Just a friendly reminder for those that are participating in Tricot du coeur that we have seven weeks to finish up our blankets and get them sent in. Yes, I said "we" because I haven't finished mine yet! In the beginning I thought "seven months? I have tons of time," so I worked on it a little here and there between other projects. Now that we're getting closer to the end I'm paying much more attention to my project! Here's the latest mitered square I've done:

i think i've got this seaming thing down

This is the best seaming I've done so far. One of the seams on another square looks so bad (especially next to this one!) that I think I'm going to rip it out and do it again. I have two more miters to make, which I hope to have done by the end of the month, and then I just have to decide on the border. I could get it done sooner, but I'm still working on other little projects at the same time. I did try working non-stop on miters and I found that I stopped paying attention to what I was doing and ended up having to frog a whole corner, so I learned my lesson!

Sunday, February 10, 2008

trapped in tiny town

So if you stopped by here yesterday, you may have noticed on my brand spankin' new Twitter updates over there in the sidebar that we have been trapped here in Tiny Town for the weekend. I had hoped that the car would be done by the time the garage closed yesterday at noon but he's still waiting on a part. Looks like we can plan on picking up the car on Monday, which will be just in time for the second car inspection Tuesday morning. The méchanicien very kindly lent us a car for the weekend, which came in very handy since we were scraping the barrel as far as grocery staples go. However, we decided to put off the Grand Frais expidition until next week so we wouldn't have to fill up the borrowed car on top of everything else.

The good news is that the weather continues to be gorgeous so there have been loads of opportunities to get out and enjoy the sunshine. It's times like this when I really wish we had bicycles or roller skates or something to really get out and enjoy the good weather, but we just don't have anywhere to store them right now. Someday...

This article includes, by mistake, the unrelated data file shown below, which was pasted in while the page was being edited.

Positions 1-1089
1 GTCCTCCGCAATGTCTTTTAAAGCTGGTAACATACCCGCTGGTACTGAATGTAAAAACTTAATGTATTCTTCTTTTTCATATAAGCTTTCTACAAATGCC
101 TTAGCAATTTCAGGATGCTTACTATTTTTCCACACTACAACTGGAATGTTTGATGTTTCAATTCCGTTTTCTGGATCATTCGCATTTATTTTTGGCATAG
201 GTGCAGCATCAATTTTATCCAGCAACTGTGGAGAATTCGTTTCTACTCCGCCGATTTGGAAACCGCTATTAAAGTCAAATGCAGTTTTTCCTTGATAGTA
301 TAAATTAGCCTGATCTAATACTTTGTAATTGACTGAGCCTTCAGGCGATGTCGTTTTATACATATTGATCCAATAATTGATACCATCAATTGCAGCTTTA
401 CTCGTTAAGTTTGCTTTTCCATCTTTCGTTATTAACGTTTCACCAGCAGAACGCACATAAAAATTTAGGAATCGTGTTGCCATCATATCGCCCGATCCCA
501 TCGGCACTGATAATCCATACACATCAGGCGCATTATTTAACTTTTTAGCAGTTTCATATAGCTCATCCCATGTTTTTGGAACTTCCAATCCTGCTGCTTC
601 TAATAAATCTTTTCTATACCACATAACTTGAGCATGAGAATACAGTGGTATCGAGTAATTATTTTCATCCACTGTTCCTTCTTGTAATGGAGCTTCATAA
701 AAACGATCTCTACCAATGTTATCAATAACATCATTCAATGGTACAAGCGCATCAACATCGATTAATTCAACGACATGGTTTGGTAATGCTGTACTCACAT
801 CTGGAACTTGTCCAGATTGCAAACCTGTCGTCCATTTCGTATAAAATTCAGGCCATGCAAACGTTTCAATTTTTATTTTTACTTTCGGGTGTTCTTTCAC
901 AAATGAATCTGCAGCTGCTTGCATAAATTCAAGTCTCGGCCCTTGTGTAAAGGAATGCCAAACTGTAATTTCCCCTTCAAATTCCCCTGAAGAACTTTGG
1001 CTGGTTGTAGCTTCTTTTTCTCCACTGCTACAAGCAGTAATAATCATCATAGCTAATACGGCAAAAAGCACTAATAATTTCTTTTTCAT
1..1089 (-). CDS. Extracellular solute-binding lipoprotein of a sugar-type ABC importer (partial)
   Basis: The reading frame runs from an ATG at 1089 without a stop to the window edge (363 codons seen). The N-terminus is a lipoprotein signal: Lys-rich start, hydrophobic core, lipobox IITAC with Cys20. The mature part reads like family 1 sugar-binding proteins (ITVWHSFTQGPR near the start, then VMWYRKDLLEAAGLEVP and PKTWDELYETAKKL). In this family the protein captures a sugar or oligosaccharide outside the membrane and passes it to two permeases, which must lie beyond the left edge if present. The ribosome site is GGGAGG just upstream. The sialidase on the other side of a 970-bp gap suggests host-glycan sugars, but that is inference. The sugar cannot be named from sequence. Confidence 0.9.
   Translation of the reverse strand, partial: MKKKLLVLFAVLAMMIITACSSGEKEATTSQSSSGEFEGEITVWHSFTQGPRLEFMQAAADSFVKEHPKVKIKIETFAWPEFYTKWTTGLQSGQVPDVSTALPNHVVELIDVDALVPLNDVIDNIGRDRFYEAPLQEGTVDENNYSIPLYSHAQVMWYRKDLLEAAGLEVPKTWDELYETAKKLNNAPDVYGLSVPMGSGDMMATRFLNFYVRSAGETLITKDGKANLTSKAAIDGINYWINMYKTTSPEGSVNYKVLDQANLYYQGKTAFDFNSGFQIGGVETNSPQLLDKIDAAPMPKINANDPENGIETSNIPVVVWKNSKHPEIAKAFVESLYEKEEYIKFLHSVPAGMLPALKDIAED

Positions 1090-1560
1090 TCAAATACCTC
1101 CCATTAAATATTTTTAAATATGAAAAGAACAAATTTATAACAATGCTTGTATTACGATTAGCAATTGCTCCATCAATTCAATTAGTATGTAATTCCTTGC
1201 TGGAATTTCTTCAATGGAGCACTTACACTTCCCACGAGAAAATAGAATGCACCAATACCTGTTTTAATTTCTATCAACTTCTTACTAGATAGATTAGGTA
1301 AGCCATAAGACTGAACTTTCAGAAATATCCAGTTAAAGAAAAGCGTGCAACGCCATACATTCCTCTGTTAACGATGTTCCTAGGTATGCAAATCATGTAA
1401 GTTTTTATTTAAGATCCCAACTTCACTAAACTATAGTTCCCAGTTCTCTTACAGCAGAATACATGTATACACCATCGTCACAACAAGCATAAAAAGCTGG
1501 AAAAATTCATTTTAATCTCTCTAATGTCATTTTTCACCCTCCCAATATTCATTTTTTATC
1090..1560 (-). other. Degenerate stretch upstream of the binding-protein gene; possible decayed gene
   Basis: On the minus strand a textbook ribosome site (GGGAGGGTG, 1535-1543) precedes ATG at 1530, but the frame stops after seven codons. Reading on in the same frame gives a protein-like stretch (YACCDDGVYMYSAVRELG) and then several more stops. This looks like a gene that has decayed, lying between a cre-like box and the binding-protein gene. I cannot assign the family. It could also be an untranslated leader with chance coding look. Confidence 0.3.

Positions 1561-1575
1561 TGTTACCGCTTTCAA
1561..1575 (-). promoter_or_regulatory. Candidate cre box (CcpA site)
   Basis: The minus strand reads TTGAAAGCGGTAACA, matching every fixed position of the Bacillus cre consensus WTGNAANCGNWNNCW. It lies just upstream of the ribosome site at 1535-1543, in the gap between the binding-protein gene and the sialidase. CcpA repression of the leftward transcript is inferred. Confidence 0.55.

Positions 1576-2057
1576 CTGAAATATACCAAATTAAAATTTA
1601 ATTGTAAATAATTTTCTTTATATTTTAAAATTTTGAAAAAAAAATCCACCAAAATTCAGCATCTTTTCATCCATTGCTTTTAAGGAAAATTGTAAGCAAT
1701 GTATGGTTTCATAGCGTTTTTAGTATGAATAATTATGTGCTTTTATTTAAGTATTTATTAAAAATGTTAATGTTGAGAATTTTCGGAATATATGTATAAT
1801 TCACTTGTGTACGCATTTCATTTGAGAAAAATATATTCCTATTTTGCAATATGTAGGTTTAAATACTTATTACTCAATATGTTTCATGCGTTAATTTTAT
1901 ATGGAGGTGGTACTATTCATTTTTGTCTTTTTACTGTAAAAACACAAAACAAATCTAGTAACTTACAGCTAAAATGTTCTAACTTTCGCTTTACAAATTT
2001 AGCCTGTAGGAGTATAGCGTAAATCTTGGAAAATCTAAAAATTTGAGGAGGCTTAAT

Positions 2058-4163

Stéph's two week Winter Vacation started yesterday as well. This is the traditional time of year that families go skiing, but we'll be staying put. We're trying to sock money away (car repairs notwithstanding) so our big outings will include a trip to the cinema and maybe a museum or something. As long as this wonderful weather continues I don't really care; I feel like I'm on vacation anyway!

Friday, February 08, 2008

just when things were looking up

Yesterday was one big roller coaster. Wanna ride? Alright, hang on...

I stumbled across a new hair salon chain last time I was in Troyes that offers haircuts, color and perms for easily half what most salons offer here in France. Now, I am no hair salon snob and always frequented chain store salons back in the states (mostly because I always colored my own hair and usually just needed a trim). But this new place offers a cut and color for such a ridiculously low price that I thought I'd get my hair colored professionally for the first time in my life. Yesterday, I took off for Troyes just after lunch and arrived at the salon just after 2pm.

Now, the downside is that this chain does not take appointments so you'll be at the mercy of how many people are waiting in front of you and how many stylists are on duty. Yesterday I basically spent my whole afternoon at the salon! Also, they don't have a shampoo girl/hostess to welcome clients, so all the stylists help out welcoming people, taking their coats, etc. so this also played into why I was there so long. Another downside is that they are very, very big on upselling - the reason the prices are so low is that they make up for it with added on hair masks and selling products. The thing is that I totally expected this and was ready to pay more for products because y'all, my hair is so fried from this water that it looks and feels like straw - and that's without ever using a hair dryer! After trying dozens of different products, I decided I'd try the professional stuff.

The good news is that these girls know their stuff! My stylist gave me really good advice, gave me a choice between two different products (the main difference was the price of course), actually listened to me, gave me advice on hair color, and above all was really, really nice. I ended up with a new cut and color that I really like, plus shampoo and hair mask (I think it's called "I Can't Believe You Still Have Hair" for Extremely Damaged Hair) for the same price that my mother-in-law pays for a cut and color. I will definitely go back!

So I swished and sashayed back through downtown Troyes with my fabulous new hair and all was right with the world - only problem is that it was now 5:00 and I had planned to go to the big box grocery for a few things and then across the street to Grand Frais but now everybody and their brother were bound to be there, so I was trying to decide what to do, but then my car decided for me. As soon as I turned the engine over I knew something was wrong. The whole front dash was vibrating and it sounded like Nascar's finest. I drove it down one street and I knew something was very wrong, so I rushed back downtown on foot, bought credits for my mobile (thank god I had it with me!), and called Stéph. Since there were no lights coming on on the dash and the temp wasn't rising too high, I ended up driving home at 60 kph (just under 40 mph), easily pissing off all the "rush hour traffic" we can muster out here in the country.